Books, culture, fishing, and other games

August 21, 2003

The Pride and Prejudice of the Mayor of Casterbridge

This weekend was a good one. A&E played both Jane Austenís Pride and Prejudice and Thomas Hardyís The Mayor of Casterbridge. Neither had any car chases, or even horseback or carriage chases. There were no gunshots or explosions, no swordfights. Everyone, protagonists and antagonists alike, had English accents. The closest thing to nudity was Darcy without his jacket after a dip in the lake in Prejudice, and one of the Mayorís workers in his underwear (when he woke up late and was made to get to work dressed as he was). Neither can in any way be called an action flick. Yet both were more engrossing than most films.

Both follow their parent works fairly well, considering the limitations of time and the conversion in medium. The productions values were high. But it is the plot and the characters that make the works.

Had I a choice I would have reversed the order. Hardy is dark; Austen is light. It would have been nice to come off the weekend on a lighter note than Hardyís bitter pessimism. Still, he always has a somber beauty that grips the throat.

I came to both authors late. I read Hardyís poems first, some time ago, but it wasnít until I went back for my degree that I read any of his novels. My Victorian lit class, taught by the prof who later agreed to be my advisor on my honors thesis, had us reading Dickens, among other things. I had read only A Christmas Carol to that point, and I so enjoyed Hard Times that I decided to read them all. Professor Schmidt was amused, when I told him my intention. A quarter later he was stunned when I stopped by and told him I was done. Well, all but for the last, unfinished one. That one I have avoided for some odd purist impulse.

Itís hard to pick a favorite Dickens. Little Dorrit is high on the list. That one is more tragic than most. Bleak House. But looking over the list I find it hard to rule out any. Pickwick Papers holds a dear spot because of Sam. Thatís one thing that makes Dickens stand out from Austen and Hardy: he creates unique and uniquely memorable characters. They can live outside the works. Austen and Hardy create more organic works, where the characters and story are tightly coupled. I donít think of characters, I think of books. With Dickens I think of characters and then try to remember which book they are in.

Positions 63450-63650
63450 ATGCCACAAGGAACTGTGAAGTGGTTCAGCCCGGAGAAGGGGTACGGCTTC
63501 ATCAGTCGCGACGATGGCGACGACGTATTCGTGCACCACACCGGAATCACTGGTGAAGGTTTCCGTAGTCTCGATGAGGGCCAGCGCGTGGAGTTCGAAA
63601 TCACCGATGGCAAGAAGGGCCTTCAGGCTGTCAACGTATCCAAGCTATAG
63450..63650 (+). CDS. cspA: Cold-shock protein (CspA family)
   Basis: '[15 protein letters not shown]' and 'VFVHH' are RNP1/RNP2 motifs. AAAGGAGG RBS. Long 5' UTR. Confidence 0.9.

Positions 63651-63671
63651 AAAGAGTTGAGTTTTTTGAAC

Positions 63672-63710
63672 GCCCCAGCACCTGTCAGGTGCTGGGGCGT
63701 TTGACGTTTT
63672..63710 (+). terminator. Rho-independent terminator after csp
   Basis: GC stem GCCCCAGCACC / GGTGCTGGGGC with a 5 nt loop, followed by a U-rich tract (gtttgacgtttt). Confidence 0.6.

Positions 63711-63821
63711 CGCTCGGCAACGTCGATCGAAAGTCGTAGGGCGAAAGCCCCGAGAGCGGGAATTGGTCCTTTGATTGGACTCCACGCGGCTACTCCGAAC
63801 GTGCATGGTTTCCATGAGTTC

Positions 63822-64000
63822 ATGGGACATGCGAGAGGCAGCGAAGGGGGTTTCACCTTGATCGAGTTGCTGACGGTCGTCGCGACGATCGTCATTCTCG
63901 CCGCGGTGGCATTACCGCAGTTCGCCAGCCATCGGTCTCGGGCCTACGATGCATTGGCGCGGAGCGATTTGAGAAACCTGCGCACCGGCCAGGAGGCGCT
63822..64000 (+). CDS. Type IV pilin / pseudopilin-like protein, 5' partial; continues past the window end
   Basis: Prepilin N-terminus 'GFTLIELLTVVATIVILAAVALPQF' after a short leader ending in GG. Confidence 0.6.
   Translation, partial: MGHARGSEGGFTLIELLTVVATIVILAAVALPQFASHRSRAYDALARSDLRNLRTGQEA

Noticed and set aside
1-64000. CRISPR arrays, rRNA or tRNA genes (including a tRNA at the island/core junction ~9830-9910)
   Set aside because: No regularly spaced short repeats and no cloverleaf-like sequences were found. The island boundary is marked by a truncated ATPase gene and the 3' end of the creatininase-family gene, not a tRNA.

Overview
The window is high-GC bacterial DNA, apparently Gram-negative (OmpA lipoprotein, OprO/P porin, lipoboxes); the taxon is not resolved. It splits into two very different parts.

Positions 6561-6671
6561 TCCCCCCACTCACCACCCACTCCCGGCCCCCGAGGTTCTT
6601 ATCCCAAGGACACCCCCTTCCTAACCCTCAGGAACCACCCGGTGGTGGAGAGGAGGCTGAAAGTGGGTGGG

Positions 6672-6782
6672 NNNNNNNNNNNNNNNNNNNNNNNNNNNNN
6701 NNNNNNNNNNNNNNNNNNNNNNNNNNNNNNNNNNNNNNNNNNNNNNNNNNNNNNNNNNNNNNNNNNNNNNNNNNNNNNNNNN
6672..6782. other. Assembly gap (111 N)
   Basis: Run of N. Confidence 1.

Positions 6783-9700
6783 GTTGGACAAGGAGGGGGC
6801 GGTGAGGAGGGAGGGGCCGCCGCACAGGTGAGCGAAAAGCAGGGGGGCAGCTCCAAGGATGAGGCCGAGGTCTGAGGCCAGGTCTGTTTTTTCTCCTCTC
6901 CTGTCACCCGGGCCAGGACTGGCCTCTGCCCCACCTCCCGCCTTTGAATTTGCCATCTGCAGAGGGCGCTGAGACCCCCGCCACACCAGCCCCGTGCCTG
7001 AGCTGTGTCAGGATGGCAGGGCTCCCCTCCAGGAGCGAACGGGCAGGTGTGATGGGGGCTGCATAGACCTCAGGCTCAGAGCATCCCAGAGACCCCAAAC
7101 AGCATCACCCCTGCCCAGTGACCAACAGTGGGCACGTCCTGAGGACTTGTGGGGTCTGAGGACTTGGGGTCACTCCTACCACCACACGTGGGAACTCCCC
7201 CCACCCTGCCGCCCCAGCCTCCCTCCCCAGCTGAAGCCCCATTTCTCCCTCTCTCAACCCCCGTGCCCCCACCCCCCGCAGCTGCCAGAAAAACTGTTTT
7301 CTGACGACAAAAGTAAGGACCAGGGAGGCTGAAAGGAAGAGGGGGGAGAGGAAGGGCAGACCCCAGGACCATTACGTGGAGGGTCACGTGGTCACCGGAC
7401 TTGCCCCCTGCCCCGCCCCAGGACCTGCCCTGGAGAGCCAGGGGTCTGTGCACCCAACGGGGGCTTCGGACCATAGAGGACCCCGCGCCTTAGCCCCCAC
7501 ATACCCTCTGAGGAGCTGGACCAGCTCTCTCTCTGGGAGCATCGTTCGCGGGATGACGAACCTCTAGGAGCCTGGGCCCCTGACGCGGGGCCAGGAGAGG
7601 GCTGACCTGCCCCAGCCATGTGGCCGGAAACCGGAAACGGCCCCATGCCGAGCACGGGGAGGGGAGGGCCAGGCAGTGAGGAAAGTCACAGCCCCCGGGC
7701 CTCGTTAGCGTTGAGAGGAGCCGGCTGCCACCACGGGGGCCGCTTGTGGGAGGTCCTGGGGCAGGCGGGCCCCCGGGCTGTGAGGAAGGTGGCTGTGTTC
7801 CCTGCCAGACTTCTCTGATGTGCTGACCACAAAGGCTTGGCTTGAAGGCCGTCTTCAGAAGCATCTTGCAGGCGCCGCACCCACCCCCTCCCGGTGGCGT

Reading the Dickens out of that quarter touched off an interest in the fiction of the period, so I went on to Hardy. Jude the Obscure is, to date, my favorite. I think Jude reaches me for the protagonistís struggle with art. Thatís a theme that I find compelling no matter who is the author.

But I can read, at most, one Hardy novel at a time. I tried reading two in a row; didnít work. Itís just too hard to read in all that darkness. I still havenít read them all. While I canít say I donít become engrossed, and that his mastery of prose isnít amazing, itís hard to actually say that I enjoy the Hardy novels. ďIt hurts so good,Ē is reasonably accurate. For all that the hurt is good, thereís still only so much hurt I want.

I donít know how I managed to dodge Jane Austen all those years. I guess we didnít have any on the shelf in the Amazon, and when I was back in the States there was always so much else to read. I canít claim prejudice against female writers; I read everything I could lay my hands on when young. That included some Ďromancesí (as opposed to romances such as those Cervantes parodied). So Jane must simply not have been available. Iíve since learned sheís one of Momís favorites too, so itís amazing I didnít stumble across at least one of her books.

It was when reading criticism that I realized I had a significant gap in my reading. Austen kept coming up. So I finally hit the used book store (always a sure place to get classics cheap) and grabbed Pride and Prejudice. Wow. I read Emma while my hardback set was on order. Sheís due for a rereading.

Austen is lighter in mood than the other two. For all Dickens comic antics, he can be pretty dark too. The aptly named Bleak House, Little Dorrit, and Tale of Two Cities all fit this category. Austenís protagonists see some dark moments, the evening sky may red up in scary fashion, but they win through to a promising dawn, something nonexistent in Hardy. All Hardyís mornings are full of red skies.

Comedy and tragedy, Austen and Hardy: their masks face in opposite directions. Combined they are the writers that are to the 19th century what Shakespeare is to the 17th. Then thereís Dickens. Where Austen and Hardy have strong main characters, itís in the secondary characters, the supporting roles, that Dickens shines. That is the trait he shares with Shakespeare more than any other: Dickenís supporting characters can steal whole scenes from the stars. And they usually do it by making us laugh, often through the masterful use of dialect, so we recover, or are prepared for, the pain that is behind the curtain.

Posted by dan at August 21, 2003 02:08 PM
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